However, Virender Rehan—the University of California, Los Angeles, neonatologist who conducted that research—balks at this interpretation. he says “He is really shocked that somebody would accept that study to claim that vitamins can be inhaled to improve health, particularly in adults,” he says. Vitamin D deficiencies can lead to lung development problems in newborns, and the study was partly to see if inhaling vitamin D could fix that problem in rats, he says. “But [it was] also to make sure that not much vitamin is absorbed [into the bloodstream],” he adds. Too much vitamin D can be toxic, especially for newborns.
Google has delivered further evidence that AI could become a valuable tool in detecting cancer. The company’s researchers have developed a deep learning tool that can spot metastatic (advanced) breast cancer with a greater accuracy than pathologists when looking at slides. The team trained its algorithm (Lymph Node Assistant, aka LYNA) to recognize the characteristics of tumors using two sets of pathological slides, giving it the ability to spot metastasis in a wide variety of conditions. The result was an AI system that could tell the difference between cancer and non-cancer slides 99 percent of the time, even when looking for extremely small metastases that humans might miss.
Former Nestle chief Peter Brabeck-Letmathe has said personalised diets and ‘individual nutrient cocktails’ are the future of nutrition ( Rex Features )
Nestle, the world’s largest food company, has joined the trend for personalized nutrition with a blend of artificial intelligence, DNA testing and the modern obsession with Instagramming food.
The program, that began in Japan, could provide the Swiss company with a wealth of data about customers’ wellness and diet as it pivots towards consumers who are seeking to improve their health and longevity.
In Japan, some 100,000 users of the “Nestle Wellness Ambassador” program send pictures of their food via the popular Line app that then recommends lifestyle changes and specially formulated supplements. The program can cost $600 (£463) a year for capsules that make nutrient-rich teas, smoothies and other products such as vitamin-fortified snacks.
The company is trying to figure out the algorithm between the test results and the genetic information and what they recommend as a solution.
Researchers at the University of California San Diego are developing an m Health platform that can predict a consumer’s blood pressure from wearable data and offer health and wellness advice to keep those readings healthy.
Sujit Dey, Director of the Center for Wireless Communications at UCSD’s Jacobs School of Engineering and a professor in the Department of Electrical and Computer Engineering, and Po-Han Chiang, a graduate student in the Mobile Systems Design Lab, developed an algorithm based on sleep, exercise and blood pressure data taken from eight patients who wore a Fitbit Charge HR and Omron Evolve wireless blood pressure monitor for 30 days.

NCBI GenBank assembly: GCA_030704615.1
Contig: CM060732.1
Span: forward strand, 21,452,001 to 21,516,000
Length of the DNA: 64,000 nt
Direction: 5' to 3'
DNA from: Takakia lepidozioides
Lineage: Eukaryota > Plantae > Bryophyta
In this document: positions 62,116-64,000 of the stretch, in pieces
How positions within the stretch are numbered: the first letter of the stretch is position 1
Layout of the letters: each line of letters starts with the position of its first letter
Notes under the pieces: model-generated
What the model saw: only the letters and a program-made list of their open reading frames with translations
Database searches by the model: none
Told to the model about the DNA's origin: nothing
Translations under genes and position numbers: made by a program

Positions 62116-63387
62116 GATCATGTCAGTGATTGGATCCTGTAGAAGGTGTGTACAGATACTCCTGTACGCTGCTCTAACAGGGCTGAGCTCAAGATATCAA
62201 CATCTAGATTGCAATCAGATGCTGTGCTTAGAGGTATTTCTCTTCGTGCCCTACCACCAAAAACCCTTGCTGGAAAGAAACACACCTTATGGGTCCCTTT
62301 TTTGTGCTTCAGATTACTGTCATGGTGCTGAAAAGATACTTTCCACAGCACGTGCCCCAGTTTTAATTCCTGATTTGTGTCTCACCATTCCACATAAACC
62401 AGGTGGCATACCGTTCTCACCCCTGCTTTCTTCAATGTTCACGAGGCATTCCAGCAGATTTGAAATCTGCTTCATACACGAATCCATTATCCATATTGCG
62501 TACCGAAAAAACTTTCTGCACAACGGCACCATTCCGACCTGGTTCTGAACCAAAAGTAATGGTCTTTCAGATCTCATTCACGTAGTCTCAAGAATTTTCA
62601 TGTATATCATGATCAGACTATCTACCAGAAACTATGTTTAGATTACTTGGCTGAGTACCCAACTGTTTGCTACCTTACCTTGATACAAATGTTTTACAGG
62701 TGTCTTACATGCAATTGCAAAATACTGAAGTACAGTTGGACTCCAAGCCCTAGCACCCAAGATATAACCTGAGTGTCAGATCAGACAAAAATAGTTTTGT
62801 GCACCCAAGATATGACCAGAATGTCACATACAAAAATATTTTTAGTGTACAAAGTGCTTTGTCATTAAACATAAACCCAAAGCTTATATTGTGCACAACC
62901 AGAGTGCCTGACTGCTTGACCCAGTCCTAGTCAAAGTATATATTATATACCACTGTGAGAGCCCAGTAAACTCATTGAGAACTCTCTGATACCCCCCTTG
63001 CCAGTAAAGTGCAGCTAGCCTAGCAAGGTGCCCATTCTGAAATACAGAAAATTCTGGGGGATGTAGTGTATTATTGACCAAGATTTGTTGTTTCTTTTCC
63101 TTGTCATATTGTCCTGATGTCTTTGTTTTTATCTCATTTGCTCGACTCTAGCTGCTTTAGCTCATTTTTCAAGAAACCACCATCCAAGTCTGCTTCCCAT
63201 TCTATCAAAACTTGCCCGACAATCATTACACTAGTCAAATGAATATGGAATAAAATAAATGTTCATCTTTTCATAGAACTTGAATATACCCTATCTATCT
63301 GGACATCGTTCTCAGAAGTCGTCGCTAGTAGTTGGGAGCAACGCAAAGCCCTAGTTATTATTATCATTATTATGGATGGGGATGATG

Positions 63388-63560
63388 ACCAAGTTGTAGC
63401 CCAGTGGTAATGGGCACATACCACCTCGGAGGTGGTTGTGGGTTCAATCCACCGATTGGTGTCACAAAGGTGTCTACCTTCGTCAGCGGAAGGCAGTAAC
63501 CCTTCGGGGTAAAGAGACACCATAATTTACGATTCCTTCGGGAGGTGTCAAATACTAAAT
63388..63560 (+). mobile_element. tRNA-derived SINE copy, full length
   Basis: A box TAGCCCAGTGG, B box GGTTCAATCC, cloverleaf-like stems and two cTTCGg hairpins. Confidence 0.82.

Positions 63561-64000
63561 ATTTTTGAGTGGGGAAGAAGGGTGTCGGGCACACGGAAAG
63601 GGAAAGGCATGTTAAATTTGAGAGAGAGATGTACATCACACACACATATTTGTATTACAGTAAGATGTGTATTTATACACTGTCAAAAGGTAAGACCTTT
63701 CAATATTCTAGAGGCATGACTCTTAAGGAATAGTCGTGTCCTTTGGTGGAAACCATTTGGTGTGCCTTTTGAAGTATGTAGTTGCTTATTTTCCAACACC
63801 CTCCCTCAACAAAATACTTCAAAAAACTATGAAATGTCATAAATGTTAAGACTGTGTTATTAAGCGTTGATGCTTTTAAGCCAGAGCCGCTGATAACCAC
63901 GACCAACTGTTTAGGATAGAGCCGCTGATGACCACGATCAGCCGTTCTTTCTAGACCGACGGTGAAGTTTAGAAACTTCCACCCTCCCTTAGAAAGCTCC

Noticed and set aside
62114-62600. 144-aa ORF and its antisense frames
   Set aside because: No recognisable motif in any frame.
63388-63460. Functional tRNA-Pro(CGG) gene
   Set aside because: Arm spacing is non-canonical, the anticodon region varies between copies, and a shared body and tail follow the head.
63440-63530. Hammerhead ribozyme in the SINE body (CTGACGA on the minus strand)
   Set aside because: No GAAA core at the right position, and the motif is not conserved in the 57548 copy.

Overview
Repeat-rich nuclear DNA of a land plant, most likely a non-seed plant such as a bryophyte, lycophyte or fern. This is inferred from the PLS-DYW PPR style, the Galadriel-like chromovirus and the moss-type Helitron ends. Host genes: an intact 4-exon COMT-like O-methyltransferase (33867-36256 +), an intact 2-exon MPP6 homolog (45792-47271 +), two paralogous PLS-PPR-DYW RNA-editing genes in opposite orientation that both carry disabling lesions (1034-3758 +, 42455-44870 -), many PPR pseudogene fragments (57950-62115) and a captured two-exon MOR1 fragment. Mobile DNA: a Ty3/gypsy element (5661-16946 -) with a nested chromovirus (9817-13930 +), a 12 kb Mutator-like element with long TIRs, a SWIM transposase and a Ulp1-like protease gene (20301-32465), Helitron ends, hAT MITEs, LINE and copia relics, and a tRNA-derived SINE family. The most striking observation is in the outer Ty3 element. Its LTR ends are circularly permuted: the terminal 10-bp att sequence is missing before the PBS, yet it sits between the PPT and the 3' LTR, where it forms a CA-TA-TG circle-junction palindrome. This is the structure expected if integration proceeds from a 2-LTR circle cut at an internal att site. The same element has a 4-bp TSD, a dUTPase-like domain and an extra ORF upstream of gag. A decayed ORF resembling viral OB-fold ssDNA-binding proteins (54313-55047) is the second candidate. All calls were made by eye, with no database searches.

According to their study, presented at the recent IEEE Healthcom 2018 conference, Dey and Chiang were able to track how certain activities affected one’s blood pressure. For instance, boosting one test subject’s activity helped lower average systolic blood pressure by 15.4 percent and their diastolic blood pressure by 14.2 percent in one week; while convincing another subject to go to bed earlier led to a 3.6 percent drop in systolic blood pressure and 6.6 percent decrease in average diastolic blood pressure from the previous week.
In New York, the Uniformed Fire Officers Association of New York City (UFOA), representing some 2,600 active members and 5,000 retirees, and digital health company Qardio have launched a remote patient monitoring program in which firefighters, both active and retired, are monitoring their blood pressure with the QardioArm mHealth device and Qardio app and sharing that data with their primary care providers.
Visitors stare at babies in incubators at Martin Couney’s New York World’s Fair attraction, 1939-1940. New York Public Library
The early part of the 20th century, Martin Couney’s sideshow attraction at New York City’s Coney Island featured premature babies in incubators. The relatively new technology offered infants around-the-clock care that hospitals didn’t provide. By one estimate, Couney saved the lives of 6,500 infants.
Developed for infants in the 1880s, in Paris, Couney first displayed incubators—with babies—at the Berlin Exposition in 1896. From there he traveled to more expositions, including an event in London in 1897 and the Pan-American Exposition in Buffalo in 1901. But in 1903 he settled in the U.S. to run his babies-in-incubators summertime sideshow, which would continue until the early 1940s.